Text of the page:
Review: NAO brings swank back to Yorkville and steak so good it doesn’t need sauce
90 Avenue Rd., 416-367-4141
The glitzy reno of this Victorian, for most of the last 20 years home to the quaint fusion spot Boba, marks the rapid transformation of Yorkville from rich and dowdy to rich and aggressively chic. Marble walls, plush black leather banquettes and a monumental wedding cake of a chandelier reinforce the impression of a deco-era nightclub—the only thing missing is Nat King Cole crooning from a stage instead of from the overhead speakers.
Nominally a Japanese-style steak house, it’s the latest in a series of ambitious Charles Khabouth and Hanif Harji projects, with executive chef Stuart Cameron (who also oversees Byblos, Weslodge and Patria) responsible for a big-spender menu of oyster platters, panko and Dungeness crab croquettes dusted with a sesame-seaweed seasoning, and an ingeniously multi-textured ahi tuna tartare (more of a salad) tossed with chilies, avocado, puffed wild rice and a nostril-searing grating of fresh B.C. wasabi. But it’s all about the beef: the aging locker holds a king’s ransom of prime Canadian and American cattle; Wagyu raised in your pick of Idaho, Iowa or Australia; and the most outrageous of them all, Japanese Kobe, which starts at $105 for a mere five ounces and climbs precipitously to $460 for a 24-ounce rib-eye. The more modest Australian Wagyu rump steak is charred handsomely on the grill, perfectly rare within, and so heavily marbled it’s more fat than meat—it slices like butter under the blade of the restaurant’s custom-made high-carbon steak knives. The steaks are so flavourful, there’s no need for the house steak sauce, prepared with momentous ceremony tableside on a vintage industrial cart. A serious wine list includes a dozen sakes and a handful of extremely rare French vintages offered by the glass.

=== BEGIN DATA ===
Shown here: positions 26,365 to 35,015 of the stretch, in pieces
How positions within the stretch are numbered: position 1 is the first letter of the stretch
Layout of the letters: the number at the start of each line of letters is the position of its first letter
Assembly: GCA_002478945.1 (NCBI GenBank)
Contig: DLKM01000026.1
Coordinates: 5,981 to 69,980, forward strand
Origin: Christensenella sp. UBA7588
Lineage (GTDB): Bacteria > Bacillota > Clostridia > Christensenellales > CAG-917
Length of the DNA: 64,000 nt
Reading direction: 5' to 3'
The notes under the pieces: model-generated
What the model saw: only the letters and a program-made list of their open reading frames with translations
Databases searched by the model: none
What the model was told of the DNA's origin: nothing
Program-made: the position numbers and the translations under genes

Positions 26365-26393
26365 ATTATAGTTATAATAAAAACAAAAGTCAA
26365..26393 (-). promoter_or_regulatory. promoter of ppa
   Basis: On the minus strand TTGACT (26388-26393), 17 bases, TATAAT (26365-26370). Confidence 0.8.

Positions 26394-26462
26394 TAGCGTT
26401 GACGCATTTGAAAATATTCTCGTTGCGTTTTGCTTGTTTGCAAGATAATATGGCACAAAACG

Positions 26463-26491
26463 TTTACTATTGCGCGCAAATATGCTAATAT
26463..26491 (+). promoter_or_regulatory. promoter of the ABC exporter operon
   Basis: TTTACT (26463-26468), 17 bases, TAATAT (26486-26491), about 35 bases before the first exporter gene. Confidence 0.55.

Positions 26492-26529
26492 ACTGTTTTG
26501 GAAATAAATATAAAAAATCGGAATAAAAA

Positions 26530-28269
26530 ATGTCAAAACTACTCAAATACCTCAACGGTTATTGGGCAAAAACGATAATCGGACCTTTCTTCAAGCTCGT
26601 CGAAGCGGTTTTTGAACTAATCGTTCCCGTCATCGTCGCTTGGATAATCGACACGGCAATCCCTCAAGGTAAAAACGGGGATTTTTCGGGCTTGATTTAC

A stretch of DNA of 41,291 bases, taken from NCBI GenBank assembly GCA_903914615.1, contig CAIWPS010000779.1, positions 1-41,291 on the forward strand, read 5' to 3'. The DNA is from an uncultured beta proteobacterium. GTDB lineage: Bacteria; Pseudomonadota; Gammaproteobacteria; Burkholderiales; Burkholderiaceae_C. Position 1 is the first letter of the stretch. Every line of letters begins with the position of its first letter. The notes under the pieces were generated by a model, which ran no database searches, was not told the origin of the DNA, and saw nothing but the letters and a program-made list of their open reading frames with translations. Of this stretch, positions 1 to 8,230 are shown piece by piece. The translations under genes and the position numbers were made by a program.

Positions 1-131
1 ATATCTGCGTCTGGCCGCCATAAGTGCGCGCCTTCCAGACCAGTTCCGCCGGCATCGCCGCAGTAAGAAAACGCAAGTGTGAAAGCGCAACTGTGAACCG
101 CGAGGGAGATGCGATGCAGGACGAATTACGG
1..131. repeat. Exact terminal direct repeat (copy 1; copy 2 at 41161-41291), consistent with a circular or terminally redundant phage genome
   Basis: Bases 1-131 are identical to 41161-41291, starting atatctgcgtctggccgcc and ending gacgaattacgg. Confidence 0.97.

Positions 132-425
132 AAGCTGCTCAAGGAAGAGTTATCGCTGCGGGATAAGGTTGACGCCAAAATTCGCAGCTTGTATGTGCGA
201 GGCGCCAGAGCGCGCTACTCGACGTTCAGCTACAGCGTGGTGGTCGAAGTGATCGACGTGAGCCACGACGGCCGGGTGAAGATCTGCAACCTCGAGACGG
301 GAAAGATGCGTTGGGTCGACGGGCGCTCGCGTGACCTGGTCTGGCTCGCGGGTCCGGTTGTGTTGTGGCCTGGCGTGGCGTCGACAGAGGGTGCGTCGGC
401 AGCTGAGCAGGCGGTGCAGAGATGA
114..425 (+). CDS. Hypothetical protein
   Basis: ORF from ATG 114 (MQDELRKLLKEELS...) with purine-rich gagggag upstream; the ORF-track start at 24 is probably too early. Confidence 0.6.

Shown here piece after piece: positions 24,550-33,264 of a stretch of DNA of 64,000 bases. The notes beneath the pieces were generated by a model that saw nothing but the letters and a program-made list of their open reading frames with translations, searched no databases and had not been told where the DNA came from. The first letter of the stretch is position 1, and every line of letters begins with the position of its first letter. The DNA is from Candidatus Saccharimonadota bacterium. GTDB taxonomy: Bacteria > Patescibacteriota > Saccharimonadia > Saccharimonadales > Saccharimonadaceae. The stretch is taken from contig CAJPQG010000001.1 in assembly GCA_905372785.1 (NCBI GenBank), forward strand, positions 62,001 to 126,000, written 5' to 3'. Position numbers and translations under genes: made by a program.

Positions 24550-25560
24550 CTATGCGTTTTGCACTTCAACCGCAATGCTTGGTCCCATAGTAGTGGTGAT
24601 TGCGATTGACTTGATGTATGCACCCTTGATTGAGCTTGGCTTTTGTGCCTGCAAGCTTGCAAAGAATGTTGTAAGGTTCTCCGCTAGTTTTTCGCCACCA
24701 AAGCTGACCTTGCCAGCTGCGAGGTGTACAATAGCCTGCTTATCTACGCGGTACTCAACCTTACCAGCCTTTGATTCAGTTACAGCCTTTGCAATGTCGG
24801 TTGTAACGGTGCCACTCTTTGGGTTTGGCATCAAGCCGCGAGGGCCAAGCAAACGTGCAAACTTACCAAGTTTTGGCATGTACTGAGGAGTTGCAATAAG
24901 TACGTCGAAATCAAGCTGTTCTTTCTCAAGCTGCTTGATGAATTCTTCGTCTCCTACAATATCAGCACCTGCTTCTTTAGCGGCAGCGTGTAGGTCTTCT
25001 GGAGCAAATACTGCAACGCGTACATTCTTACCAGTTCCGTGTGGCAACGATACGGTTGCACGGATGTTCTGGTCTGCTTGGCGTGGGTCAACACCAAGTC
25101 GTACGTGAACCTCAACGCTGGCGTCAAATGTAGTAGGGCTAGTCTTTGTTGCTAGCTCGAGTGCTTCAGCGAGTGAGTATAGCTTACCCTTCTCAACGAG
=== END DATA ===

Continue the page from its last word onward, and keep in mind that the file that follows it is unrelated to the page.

3 thoughts on “Review: NAO brings swank back to Yorkville and steak so good it doesn’t need sauce”
It should be noted to the editors that Nao is not serving true Japanese “Kobe” beef, which only hails from Kobe in the Hyogo prefecture.
This is a classic case of misrepresentation that restaurants around the world often do with Wagyu beef, which is certainly expensive but can also come from other parts of Japan, Australia and the US. Kobe only comes from the Tajima breed of Wagyu.
Nao, according to their menu, serve Japanese beef from the Mizayaki and Kagoshima regions, yet they refer to this as “A5 Kobe Mizayaki & and Kagoshima.” A5 is one of the highest marbling ratings for wagyu, but it’s still not “Kobe.”
Only one chef in Canada has recently been allowed to import true “Kobe” beef – and he is in Montreal.
Kobe is a port city, and beef from Japan was always shipped from that port in the past. The boxes are stamped KOBE, so people began to call it Kobe Beef, no matter if it was Mizayaki or Kagoshima or whatever prefecture. I have a chuckle when I see boxes of frozen Kobe Beef Burgers at Loblaws. But a restaurant like NAO, where each bite is $$ and the menu is descriptive, they should be meticulous in those descriptions. In Japan, order steak and some restaurants give you the name, nose print and lineage of the cow whose steak you are enjoying. Oddly enough, the same steak in Japan will be more costly than it is here.
Comments are closed.